Can there be any more daunting an assignment for a film critic than to review a documentary about the life of one of the greatest movie reviewers of all time? “Life Itself,” is an affectionate look at the life and death of Roger Ebert, the Pulitzer Prize winning writer and television host whose name has become synonymous with the film criticism.
Ebert lived a public life. Between television appearances—on his own show with Gene Siskel and hundreds of talk show visits—and countless words splayed across the pages of the Chicago Sun-Times, his books and later his website, it seems like there might not be much left that we don’t already know about Ebert.
Director Steve James, who also made “Hoop Dreams,” one of Ebert’s favorite films, digs deep to present something that is beyond a simple biography. We learn about how the critic wrote the screenplay for the Russ Meyer’s opus “Beyond the Valley of the Dolls,” the legendary ego clashes with his TV partner and that he met his wife at an AA meeting but that’s just trivia. Instead, using a mix of talking head interviews, archive footage, and most importantly, interviews with Roger and wife Chaz, James crafts an intimate, revealing and moving portrait of a complex man.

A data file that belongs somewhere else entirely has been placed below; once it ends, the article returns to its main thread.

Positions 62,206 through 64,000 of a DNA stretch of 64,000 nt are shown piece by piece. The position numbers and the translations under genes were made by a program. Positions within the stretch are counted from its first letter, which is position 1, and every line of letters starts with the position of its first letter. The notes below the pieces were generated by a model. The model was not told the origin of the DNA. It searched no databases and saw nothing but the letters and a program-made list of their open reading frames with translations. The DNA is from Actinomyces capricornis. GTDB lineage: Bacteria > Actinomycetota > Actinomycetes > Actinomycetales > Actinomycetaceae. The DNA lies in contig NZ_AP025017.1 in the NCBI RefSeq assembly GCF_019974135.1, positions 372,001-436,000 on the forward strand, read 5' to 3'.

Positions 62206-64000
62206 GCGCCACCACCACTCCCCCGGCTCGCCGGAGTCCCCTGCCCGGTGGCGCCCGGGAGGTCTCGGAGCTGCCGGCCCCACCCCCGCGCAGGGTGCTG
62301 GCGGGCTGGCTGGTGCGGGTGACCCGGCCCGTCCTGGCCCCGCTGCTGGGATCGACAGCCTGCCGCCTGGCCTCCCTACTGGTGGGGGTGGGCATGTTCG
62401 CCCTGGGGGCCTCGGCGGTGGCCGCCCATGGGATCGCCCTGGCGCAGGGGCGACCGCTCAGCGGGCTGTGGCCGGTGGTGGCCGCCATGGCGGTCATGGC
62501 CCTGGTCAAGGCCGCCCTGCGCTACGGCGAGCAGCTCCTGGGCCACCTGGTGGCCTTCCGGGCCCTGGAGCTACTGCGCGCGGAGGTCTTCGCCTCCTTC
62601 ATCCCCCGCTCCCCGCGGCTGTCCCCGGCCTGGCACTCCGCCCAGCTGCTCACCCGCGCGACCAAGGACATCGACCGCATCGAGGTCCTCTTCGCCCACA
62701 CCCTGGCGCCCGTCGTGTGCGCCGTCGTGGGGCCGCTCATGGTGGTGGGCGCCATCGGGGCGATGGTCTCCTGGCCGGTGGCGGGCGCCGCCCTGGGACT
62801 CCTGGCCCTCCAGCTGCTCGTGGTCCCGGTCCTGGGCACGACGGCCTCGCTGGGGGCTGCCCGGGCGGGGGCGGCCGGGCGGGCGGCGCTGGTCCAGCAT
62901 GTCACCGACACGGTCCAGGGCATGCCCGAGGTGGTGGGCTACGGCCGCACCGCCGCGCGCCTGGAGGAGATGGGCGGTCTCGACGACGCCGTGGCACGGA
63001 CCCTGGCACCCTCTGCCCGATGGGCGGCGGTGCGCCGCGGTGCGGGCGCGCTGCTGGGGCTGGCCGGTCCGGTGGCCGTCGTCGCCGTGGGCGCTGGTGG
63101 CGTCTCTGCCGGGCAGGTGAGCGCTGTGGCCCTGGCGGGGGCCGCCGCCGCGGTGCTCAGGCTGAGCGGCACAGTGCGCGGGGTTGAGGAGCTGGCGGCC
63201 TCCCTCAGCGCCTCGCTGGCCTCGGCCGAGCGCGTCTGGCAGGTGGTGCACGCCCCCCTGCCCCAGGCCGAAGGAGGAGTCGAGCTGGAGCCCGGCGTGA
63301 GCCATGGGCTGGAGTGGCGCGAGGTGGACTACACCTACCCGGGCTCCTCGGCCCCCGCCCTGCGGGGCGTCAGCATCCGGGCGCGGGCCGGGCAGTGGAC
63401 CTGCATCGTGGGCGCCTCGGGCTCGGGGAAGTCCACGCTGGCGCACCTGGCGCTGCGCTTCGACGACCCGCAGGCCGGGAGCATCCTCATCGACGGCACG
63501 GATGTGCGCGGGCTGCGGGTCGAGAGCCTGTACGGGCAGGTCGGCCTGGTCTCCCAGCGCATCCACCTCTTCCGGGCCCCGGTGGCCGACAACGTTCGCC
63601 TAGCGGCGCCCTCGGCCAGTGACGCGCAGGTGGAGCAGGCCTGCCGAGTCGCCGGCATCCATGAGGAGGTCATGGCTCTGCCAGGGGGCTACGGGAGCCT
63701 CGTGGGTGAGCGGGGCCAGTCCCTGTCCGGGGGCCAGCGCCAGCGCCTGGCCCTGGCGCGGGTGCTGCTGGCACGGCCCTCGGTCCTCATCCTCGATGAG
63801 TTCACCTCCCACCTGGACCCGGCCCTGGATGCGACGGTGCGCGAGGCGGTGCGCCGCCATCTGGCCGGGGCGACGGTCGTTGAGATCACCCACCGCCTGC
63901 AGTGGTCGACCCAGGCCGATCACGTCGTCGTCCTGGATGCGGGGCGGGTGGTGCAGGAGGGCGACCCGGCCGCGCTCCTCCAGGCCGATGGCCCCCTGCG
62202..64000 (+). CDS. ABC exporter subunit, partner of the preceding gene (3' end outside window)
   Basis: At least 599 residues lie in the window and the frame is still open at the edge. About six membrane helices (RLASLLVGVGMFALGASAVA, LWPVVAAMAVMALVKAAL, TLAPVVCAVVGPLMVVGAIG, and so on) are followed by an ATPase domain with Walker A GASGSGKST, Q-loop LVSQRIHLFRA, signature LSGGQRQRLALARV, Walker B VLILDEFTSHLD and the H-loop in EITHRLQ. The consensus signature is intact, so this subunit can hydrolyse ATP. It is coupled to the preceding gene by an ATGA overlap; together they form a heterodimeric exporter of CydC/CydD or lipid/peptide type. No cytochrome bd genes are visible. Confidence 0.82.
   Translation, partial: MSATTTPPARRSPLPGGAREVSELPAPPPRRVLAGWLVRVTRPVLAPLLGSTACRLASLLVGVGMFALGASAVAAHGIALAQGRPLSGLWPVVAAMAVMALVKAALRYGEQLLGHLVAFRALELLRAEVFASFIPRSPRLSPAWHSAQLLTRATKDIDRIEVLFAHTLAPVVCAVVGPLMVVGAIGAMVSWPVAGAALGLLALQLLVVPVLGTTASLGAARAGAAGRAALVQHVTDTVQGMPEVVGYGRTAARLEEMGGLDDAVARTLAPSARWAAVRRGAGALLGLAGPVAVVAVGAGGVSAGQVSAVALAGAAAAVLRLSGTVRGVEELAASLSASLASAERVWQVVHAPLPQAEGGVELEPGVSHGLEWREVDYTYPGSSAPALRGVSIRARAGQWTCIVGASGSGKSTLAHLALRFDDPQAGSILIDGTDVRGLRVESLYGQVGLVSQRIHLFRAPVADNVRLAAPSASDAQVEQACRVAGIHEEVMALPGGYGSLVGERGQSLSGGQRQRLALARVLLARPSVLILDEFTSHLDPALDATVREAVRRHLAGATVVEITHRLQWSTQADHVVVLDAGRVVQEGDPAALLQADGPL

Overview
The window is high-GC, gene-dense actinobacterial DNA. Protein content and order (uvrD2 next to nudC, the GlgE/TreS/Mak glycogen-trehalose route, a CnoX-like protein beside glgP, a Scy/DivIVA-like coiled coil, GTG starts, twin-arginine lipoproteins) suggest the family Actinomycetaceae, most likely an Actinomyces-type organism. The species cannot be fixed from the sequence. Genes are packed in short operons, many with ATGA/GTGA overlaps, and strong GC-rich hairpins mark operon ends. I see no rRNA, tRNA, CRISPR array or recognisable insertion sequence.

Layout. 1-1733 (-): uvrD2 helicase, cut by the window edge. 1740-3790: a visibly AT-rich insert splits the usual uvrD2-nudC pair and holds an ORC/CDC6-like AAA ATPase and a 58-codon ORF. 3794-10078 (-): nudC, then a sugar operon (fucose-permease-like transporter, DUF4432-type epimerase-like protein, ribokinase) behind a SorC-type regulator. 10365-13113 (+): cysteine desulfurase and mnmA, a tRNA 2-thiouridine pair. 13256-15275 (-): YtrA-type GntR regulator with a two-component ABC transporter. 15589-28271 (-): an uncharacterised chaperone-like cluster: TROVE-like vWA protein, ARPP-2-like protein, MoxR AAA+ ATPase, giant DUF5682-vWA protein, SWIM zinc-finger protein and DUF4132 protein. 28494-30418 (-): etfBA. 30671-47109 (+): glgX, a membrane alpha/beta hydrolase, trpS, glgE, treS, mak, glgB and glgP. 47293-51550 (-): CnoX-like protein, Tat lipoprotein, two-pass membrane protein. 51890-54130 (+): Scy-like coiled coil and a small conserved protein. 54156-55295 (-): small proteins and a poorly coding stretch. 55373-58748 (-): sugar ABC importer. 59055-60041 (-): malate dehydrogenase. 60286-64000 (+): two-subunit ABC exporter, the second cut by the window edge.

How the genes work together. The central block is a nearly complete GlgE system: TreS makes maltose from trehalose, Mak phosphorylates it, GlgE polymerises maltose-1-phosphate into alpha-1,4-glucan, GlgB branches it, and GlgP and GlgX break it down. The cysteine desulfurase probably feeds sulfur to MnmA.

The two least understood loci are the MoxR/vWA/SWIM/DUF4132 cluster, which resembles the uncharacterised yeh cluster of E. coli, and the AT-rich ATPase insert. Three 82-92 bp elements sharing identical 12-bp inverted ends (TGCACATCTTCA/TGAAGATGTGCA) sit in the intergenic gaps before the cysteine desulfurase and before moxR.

Ebert passed away on April 4, 2013 during the production of the documentary. Stricken with cancer, he knew he would likely not live to see the finished film, but communicated through his laptop (with voice translation) for as long as he was able. One of his last messages to James said simply and eloquently, “I’m fading.” It’s a heartbreaking and bittersweet moment in the movie that gives life to Ebert’s theory of movies being “a machine to generate empathy.”
“Life Itself” never shies away from the difficult parts of the story. Moments of frustration and pain are included but ultimately the doc is a wake for the late film critic. Stories are shared, secrets are told and a life is celebrated.